Hurston’s Moses, Man of the Mountain is a novel about greatness, taking as one of its main themes the sacrifices that are required for a people to become great. The novel, despite some excellent passages, falls short of this goal. The conceptual problems Hurston had in putting this work together are summarized in the character of Moses himself. On one hand, she sees him as a hereditary Egyptian, and thus as an African. On the other hand, within the metaphor with which she begins and which allows the Hebrews to talk like African Americans, the Egyptians represent white plantation owners. Thus, Moses’s speech becomes an inconsistent mixture of black dialect and grand biblical rhetoric.
He is, at any rate, a very interesting character. Though there is a story in this novel that Moses is Hebrew, it is not given any credence by Moses himself. This Moses grows up the grandson of a pharaoh and becomes a military leader before he starts to plead for more humane treatment for the Hebrews. When he kills an Egyptian guard for senselessly beating a Hebrew worker, rumors about his birthright start to spread, and he chooses to exile himself to Midian, across the Red Sea.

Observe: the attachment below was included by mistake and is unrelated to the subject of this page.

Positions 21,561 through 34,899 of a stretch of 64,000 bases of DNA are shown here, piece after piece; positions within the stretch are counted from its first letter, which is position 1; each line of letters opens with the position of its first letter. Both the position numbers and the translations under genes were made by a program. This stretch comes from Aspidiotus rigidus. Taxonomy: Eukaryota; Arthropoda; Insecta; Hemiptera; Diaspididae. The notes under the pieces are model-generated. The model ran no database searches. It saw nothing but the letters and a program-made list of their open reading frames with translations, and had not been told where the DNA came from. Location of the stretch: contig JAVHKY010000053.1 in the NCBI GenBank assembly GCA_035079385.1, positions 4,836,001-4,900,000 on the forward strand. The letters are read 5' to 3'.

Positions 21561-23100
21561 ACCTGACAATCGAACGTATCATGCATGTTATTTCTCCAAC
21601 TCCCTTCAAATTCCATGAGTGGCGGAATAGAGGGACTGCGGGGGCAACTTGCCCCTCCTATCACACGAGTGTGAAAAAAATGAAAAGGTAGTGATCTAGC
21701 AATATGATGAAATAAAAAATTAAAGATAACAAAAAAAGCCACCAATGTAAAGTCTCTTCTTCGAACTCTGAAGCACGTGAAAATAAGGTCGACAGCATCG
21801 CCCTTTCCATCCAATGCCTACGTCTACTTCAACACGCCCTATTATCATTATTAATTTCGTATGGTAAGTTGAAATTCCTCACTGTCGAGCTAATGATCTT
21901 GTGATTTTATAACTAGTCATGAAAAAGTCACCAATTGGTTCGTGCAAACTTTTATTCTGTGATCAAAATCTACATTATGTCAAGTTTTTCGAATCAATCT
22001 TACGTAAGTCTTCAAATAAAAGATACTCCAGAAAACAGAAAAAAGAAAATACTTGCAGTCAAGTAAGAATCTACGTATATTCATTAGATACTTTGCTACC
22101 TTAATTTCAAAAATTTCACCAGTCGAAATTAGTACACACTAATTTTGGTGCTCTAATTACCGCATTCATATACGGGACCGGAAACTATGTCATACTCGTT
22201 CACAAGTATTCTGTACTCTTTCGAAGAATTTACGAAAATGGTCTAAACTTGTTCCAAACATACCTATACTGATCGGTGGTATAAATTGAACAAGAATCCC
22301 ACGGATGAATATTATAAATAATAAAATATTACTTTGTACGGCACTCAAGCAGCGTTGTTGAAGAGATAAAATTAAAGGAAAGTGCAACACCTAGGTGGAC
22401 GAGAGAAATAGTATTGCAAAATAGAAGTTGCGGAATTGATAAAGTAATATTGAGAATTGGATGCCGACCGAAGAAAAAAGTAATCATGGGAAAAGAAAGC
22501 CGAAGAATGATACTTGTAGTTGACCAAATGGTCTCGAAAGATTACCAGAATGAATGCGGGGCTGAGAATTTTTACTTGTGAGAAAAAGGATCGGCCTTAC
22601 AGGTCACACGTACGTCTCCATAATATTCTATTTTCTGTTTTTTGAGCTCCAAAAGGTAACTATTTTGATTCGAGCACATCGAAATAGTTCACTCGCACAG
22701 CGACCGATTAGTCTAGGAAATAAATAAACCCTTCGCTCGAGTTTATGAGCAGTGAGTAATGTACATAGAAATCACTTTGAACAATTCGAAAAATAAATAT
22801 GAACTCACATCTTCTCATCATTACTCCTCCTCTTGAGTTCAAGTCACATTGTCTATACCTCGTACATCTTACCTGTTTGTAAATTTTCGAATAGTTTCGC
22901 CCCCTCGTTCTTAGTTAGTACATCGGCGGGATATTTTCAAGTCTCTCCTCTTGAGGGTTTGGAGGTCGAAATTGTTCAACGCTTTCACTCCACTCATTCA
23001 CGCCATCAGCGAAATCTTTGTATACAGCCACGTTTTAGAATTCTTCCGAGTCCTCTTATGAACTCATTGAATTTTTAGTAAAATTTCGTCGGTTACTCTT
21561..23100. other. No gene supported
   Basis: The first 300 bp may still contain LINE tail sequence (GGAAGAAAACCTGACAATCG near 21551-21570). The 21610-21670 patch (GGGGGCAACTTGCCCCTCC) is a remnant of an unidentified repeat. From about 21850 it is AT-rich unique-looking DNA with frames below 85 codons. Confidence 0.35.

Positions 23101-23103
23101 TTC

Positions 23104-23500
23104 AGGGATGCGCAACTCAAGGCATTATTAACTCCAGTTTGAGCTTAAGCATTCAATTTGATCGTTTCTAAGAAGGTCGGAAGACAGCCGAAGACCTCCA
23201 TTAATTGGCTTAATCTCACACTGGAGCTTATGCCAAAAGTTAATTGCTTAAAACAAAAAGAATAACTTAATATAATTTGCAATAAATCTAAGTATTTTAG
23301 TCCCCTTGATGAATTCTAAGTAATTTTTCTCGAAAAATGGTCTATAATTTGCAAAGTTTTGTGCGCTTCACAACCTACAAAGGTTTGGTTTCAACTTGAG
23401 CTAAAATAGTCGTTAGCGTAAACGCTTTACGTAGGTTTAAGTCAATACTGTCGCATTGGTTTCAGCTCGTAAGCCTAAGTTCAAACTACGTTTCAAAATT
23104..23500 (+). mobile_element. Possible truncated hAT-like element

In Midian, he becomes a student of Jethro, a monotheist priest who teaches Moses magic for twenty years, and whose daughter Zipporah he weds. After learning all he can from Jethro, he travels to Koptos, where he battles and defeats a deathless serpent to consult the Book of Thoth, which teaches him even greater secrets. Afterward, he is ready to return to Egypt to teach the Hebrews Jethro’s religion and demand their release from Pharaoh.
As the leader he becomes in Egypt, Moses is a shrewd politician who is careful not to intimidate Pharaoh too quickly with his series of plagues. He needs the stage that his confrontation with Pharaoh provides in order to establish his credibility with the Hebrews. When he finally does win the Hebrews’ freedom, his job as lawmaker has barely begun, as has his task of making the freed slaves understand how perilous a thing...
(The entire section is 841 words.)